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PacArts Hosts Online Discussion For ‘The Paradise We Are Looking For’

May 31 event closes out Asian American Pacific Islander Heritage Month celebration

Photo credit: PacArts

One of the four stories in the documentary "The Paradise We Are Looking For" involves a 20th South Bay High School Reunion.

Pacific Arts Movement is closing out its May Madness celebration of Asian American Pacific Islander Heritage Month on Sunday, May 31, with a live Q-and-A event with the filmmakers from "The Paradise We Are Looking For."

Last year PacArts commissioned the film "The Paradise We Are Looking For" and screened it for opening night of its 20th San Diego Asian Film Festival. Now, with the coronavirus keeping cinemas closed, people will have a chance to enjoy the four-part documentary online as part of Asian American Pacific Islander Heritage Month.

PacArts artistic director Brian Hu explained that one of the reasons he chose to highlight the film is as a complement to the PBS documentary "Asian Americans."

"It's getting a lot of attention and we love that documentary in the sense that it is pioneering," Hu said. "It's put together by people we really respect and it's nice to have as a one resource in five hours, centuries of Asian American history. But obviously that's a history that can't even be told in five hours, and that's an excess of what's like respectable and appropriate history. At PacArts, we are fans of the inappropriate history, like the kinds of marginal tales that are often not included in the textbooks of Asian-American history."

In my favorite segment, "Bidyoke," filmmaker Joseph Manga explores karaoke culture and one particular karaoke restaurant in National City. His segment hooked me from its opening scene where a man explains that people have been killed for singing "My Way" wrong. It's those kinds of passions I find fascinating.

Then Quyên Nguyen-Le’s "The Morning Passing on El Cajón Boulevard" looks to a City Heights mortuary that helps refugee families grieve.

PacArts sees film not just as entertainment but also as a means of giving voice to Asian American and Pacific Islander stories, which is especially important now as the pandemic is causing a rise in anti-Asian hate crime.

"A couple months ago when the COVID-19 situation started to escalate a lot of people of Asian descent were suddenly looked at as potential spreaders of the disease or worse yet, were considered it was their fault somehow. Despite the fact that most Asian-Americans, the people of Asian descent in the United States, live here, they're American citizens, they have their residence here. Why would they, more than anybody else, be susceptible to the disease or to have it? But there has been a lot of anti-Asian violence and desecration of property including here in San Diego. And so at a time in which we're looked at with some scrutiny, it's not to say that we want to show that we're perfect, but it's rather that we are human like anybody else. And we believe we live in a neighborhood with everybody else. And we should honor those histories and those connections and through them realize that we're all in this together."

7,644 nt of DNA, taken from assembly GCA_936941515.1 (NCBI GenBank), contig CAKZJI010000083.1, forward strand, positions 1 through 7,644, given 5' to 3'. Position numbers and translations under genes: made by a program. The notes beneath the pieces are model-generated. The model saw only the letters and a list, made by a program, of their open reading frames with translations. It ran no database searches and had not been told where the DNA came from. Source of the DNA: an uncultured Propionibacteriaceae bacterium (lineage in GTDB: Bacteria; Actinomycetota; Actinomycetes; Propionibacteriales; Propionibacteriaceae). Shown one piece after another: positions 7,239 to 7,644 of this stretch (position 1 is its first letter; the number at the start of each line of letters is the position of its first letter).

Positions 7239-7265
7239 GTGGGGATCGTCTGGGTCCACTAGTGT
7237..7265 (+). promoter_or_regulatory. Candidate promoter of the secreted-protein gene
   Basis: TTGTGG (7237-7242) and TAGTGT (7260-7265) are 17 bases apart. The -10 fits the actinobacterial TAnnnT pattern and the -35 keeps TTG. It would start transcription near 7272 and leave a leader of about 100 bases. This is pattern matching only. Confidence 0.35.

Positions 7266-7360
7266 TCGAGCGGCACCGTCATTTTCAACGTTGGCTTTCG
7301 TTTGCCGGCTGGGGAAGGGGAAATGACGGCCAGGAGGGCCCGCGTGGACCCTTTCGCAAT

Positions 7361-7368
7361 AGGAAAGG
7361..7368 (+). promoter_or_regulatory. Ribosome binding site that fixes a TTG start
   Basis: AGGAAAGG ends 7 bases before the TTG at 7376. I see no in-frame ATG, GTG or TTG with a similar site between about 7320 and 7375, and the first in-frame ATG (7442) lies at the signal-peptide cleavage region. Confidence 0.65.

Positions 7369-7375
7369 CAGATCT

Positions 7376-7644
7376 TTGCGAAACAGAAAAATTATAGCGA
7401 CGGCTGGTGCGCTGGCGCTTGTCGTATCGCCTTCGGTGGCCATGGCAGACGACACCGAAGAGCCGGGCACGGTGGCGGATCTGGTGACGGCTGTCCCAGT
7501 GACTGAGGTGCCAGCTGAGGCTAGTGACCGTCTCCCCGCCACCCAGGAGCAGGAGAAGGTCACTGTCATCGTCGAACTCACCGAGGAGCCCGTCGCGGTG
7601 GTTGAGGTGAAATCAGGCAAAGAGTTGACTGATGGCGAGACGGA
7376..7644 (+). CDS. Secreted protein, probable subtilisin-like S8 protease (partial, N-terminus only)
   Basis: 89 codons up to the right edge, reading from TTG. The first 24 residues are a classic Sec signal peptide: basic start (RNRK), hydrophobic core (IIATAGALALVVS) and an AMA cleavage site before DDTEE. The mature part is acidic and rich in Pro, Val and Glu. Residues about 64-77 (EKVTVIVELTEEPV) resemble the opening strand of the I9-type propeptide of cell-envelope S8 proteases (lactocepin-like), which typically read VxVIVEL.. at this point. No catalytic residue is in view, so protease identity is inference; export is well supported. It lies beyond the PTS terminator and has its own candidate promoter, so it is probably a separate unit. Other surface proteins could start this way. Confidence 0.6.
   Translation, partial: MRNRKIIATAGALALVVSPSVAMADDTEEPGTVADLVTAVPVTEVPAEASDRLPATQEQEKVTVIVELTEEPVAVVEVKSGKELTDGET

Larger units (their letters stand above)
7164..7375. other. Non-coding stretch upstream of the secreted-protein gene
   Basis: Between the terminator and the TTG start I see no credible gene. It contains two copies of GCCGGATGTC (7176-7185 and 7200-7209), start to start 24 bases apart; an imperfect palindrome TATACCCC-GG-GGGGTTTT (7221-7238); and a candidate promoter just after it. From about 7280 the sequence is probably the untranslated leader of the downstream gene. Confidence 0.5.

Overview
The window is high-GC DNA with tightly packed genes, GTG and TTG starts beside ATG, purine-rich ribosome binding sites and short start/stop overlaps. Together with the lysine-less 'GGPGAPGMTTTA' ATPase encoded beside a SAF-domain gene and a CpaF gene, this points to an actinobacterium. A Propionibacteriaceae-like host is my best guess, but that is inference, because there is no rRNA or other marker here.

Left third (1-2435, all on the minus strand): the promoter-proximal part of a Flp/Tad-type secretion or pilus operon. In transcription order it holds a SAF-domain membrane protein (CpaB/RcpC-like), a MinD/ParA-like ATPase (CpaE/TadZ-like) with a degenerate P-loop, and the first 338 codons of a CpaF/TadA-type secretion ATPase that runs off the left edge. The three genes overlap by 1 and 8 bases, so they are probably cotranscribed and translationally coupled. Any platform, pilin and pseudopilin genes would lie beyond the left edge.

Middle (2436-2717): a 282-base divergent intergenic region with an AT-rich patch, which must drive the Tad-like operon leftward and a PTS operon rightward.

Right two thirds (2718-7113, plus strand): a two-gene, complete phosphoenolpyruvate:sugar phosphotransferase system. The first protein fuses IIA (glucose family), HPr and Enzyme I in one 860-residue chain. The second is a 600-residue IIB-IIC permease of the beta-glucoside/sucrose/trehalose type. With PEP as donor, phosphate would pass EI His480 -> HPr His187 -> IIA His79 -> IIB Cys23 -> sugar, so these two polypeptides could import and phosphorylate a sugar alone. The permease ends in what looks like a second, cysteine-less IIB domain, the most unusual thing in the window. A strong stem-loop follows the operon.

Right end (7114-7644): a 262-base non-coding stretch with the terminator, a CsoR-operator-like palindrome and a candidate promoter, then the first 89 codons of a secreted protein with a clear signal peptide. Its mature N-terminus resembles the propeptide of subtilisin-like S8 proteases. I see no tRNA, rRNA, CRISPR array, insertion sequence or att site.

You can watch "The Paradise We Are Looking For" through Vimeo on Demand for $5 at any time. To participate in the free zoom Q&A on Sunday, May 31 at 6:30 p.m. with you need to register online with PacArts. The post film discussion includes all four filmmakers, Norbert Shieh, Quyên Nguyen-Le, Joe Mangat, and RJ Lozada, and will be moderated by AsAm News' Erin Chew. Hu will also be on the panel.

Listen to this story by Beth Accomando.


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Photo of Beth Accomando

Beth Accomando
Arts & Culture Reporter

opening quote marksclosing quote marksI cover arts and culture, from Comic-Con to opera, from pop entertainment to fine art, from zombies to Shakespeare. I am interested in going behind the scenes to explore the creative process; seeing how pop culture reflects social issues; and providing a context for art and entertainment.

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